From Wikipedia: “Mourvèdre (also known as Mataró or Monastrell) is a red wine grape variety that is grown in many regions around the world including the Rhône and Provence regions of France, the Valencia and Jumilla denominaciones de origen of Spain”.
Yesterday we were at Fraai Uitzicht 1798 in Robertson, one of the few cellars in South Africa that produce wine of this grape variety. Fraai Uitzicht 1798 is the meeting place for some of the best wine makers in South Africa. The cellar dates back to 1740 and is one of the oldest of its kind in South Africa with the original fermentation tanks. 1798 was the year the homestead was build. The cellar produces around 25000 bottles per year and these find their way to guests in their own accommodation and restaurant and to collectors around the globe.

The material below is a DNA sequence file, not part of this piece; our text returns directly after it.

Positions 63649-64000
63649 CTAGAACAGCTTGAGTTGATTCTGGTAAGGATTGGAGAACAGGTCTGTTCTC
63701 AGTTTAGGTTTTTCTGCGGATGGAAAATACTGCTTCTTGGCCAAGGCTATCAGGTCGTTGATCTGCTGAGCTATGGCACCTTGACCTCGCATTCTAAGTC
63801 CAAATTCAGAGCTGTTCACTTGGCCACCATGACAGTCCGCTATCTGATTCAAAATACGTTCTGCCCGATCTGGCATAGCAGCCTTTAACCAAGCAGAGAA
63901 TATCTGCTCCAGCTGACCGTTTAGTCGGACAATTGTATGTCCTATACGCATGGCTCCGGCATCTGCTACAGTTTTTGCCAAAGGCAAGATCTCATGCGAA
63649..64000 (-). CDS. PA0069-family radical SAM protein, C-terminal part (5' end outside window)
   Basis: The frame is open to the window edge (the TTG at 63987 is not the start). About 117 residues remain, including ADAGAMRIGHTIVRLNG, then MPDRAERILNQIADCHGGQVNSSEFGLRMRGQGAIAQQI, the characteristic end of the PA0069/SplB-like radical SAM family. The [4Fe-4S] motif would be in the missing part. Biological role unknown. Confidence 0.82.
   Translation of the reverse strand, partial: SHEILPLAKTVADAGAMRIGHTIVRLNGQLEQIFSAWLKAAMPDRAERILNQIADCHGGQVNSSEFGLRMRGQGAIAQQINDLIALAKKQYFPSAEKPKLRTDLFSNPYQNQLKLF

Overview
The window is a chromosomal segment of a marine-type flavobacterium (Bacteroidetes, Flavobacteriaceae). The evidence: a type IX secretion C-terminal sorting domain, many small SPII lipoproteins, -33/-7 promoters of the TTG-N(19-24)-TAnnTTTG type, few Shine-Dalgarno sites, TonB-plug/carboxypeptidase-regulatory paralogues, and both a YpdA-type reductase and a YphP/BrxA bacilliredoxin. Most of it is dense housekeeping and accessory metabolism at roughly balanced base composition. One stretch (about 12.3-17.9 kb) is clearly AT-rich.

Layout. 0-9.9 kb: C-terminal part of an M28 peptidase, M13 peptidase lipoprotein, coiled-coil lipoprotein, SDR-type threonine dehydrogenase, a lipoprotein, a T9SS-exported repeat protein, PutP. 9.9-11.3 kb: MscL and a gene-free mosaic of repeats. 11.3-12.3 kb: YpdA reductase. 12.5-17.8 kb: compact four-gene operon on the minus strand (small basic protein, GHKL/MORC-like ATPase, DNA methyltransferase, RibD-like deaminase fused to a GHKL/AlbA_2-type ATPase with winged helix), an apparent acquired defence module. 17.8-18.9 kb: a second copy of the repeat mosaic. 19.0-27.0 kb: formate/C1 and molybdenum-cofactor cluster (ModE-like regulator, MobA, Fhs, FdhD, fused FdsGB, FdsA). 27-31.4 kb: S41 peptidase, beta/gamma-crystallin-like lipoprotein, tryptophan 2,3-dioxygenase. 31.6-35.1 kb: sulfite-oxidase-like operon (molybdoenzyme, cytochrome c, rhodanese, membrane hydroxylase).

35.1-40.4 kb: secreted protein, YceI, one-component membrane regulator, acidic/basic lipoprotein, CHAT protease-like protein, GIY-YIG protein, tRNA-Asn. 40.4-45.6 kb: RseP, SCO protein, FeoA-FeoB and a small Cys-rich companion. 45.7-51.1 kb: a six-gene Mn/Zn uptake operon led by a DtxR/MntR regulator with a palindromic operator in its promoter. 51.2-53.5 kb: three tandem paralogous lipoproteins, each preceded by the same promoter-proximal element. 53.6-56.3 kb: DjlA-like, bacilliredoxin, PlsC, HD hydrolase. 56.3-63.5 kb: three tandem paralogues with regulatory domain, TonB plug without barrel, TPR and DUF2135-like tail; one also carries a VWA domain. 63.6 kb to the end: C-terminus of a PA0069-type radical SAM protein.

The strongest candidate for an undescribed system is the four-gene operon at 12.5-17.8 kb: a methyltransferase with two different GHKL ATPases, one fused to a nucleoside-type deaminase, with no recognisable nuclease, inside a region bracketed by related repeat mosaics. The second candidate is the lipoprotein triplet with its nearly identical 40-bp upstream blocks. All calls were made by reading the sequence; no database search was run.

Shot along the road near Bonnievale in the Western Cape, South Africa: vineyards as far as the eye reaches. Soon these vineyards will be swarmed with grape pickers and (for the cheaper wines) with harvesting machines.
Growing grapes is one thing but creating excellent wines of grapes demands at least as much craftmanship. Although modern technology helps the wine maker he/she still needs the, as the Germans say, ‘Fingerspitzengefuhl’. At Springfontein in Stanford, South Africa, the grapes are first manually graded (no machine can do it that good) and next the stalks and (partly) skins are automatically removed… well to keep a long story short: via cooling, pressing and (temporary) storage, etc. the wine matures in wooden barrels (and after that some wines mature a few extra years in the bottle in an optimal environment such as a cellar or climatized room).
You can read between the lines that wine-making is a kind of magic and I don’t understand any of it but I can tell you the difference between a good and not so good wine.